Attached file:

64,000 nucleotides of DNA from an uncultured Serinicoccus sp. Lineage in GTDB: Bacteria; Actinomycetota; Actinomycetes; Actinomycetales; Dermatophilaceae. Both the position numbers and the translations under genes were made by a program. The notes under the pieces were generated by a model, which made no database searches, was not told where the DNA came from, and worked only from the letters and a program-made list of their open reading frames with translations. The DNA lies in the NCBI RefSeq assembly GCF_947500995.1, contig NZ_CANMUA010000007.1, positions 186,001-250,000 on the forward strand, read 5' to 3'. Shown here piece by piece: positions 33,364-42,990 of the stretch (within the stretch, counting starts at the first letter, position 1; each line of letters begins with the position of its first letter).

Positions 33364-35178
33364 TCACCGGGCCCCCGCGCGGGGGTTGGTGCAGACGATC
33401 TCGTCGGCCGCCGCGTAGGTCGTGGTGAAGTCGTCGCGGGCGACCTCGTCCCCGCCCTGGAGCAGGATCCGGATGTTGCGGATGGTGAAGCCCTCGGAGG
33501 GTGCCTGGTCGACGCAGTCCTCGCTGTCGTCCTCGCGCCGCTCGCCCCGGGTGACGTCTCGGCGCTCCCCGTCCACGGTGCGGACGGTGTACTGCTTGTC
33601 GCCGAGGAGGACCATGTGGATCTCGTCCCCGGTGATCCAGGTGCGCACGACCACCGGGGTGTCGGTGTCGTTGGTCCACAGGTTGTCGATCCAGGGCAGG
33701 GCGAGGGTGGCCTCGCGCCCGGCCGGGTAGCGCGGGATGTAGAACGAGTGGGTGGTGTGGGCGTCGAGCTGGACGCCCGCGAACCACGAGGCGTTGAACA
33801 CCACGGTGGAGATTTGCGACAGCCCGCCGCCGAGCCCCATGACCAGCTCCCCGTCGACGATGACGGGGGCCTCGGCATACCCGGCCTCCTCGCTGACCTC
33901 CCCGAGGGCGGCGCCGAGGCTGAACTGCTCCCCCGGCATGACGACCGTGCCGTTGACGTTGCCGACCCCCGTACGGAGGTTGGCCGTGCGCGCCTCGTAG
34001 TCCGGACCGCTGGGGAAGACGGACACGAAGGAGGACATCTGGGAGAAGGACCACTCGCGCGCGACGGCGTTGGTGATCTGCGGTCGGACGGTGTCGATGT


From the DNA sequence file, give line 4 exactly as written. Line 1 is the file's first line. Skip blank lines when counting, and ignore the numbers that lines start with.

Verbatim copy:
33401 TCGTCGGCCGCCGCGTAGGTCGTGGTGAAGTCGTCGCGGGCGACCTCGTCCCCGCCCTGGAGCAGGATCCGGATGTTGCGGATGGTGAAGCCCTCGGAGG